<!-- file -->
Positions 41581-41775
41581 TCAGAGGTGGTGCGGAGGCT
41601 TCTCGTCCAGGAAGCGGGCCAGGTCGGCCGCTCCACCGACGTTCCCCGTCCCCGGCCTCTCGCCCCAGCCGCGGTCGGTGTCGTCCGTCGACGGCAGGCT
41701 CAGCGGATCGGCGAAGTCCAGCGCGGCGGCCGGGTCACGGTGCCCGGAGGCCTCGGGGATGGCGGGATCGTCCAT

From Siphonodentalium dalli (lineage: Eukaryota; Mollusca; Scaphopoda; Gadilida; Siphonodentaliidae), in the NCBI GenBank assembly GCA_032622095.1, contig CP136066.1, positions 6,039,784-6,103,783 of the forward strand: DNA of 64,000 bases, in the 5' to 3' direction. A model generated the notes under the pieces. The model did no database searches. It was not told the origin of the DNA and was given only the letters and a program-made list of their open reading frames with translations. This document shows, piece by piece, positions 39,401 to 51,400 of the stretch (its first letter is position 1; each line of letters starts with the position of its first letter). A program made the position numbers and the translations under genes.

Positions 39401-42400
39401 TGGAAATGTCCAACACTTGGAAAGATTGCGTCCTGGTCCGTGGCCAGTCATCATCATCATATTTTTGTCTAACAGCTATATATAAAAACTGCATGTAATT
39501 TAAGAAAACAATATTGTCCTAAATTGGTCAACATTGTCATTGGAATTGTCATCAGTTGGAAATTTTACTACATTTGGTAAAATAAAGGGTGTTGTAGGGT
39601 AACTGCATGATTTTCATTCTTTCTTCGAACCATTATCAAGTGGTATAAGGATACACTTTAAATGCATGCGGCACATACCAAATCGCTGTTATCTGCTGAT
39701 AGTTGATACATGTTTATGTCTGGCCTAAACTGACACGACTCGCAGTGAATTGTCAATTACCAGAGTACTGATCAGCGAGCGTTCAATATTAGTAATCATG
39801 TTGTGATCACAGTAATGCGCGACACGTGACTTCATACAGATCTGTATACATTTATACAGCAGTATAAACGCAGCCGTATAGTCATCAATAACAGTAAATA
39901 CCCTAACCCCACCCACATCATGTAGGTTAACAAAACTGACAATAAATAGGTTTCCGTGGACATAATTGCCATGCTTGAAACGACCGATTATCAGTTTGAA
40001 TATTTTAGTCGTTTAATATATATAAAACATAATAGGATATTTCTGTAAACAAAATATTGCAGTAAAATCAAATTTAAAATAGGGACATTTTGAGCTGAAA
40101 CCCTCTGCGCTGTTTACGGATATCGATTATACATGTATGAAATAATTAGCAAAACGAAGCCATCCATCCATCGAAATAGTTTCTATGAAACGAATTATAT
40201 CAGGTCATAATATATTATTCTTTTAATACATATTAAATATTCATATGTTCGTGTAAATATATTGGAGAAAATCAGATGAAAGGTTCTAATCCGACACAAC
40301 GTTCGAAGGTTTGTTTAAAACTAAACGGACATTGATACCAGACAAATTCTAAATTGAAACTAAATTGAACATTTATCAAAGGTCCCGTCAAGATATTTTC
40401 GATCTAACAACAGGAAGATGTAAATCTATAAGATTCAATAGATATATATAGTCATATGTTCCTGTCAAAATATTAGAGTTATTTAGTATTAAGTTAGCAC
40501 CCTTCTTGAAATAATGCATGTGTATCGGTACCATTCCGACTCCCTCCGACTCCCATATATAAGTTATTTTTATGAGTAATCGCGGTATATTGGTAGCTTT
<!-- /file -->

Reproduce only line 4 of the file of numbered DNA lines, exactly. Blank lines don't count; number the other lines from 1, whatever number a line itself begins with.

41701 CAGCGGATCGGCGAAGTCCAGCGCGGCGGCCGGGTCACGGTGCCCGGAGGCCTCGGGGATGGCGGGATCGTCCAT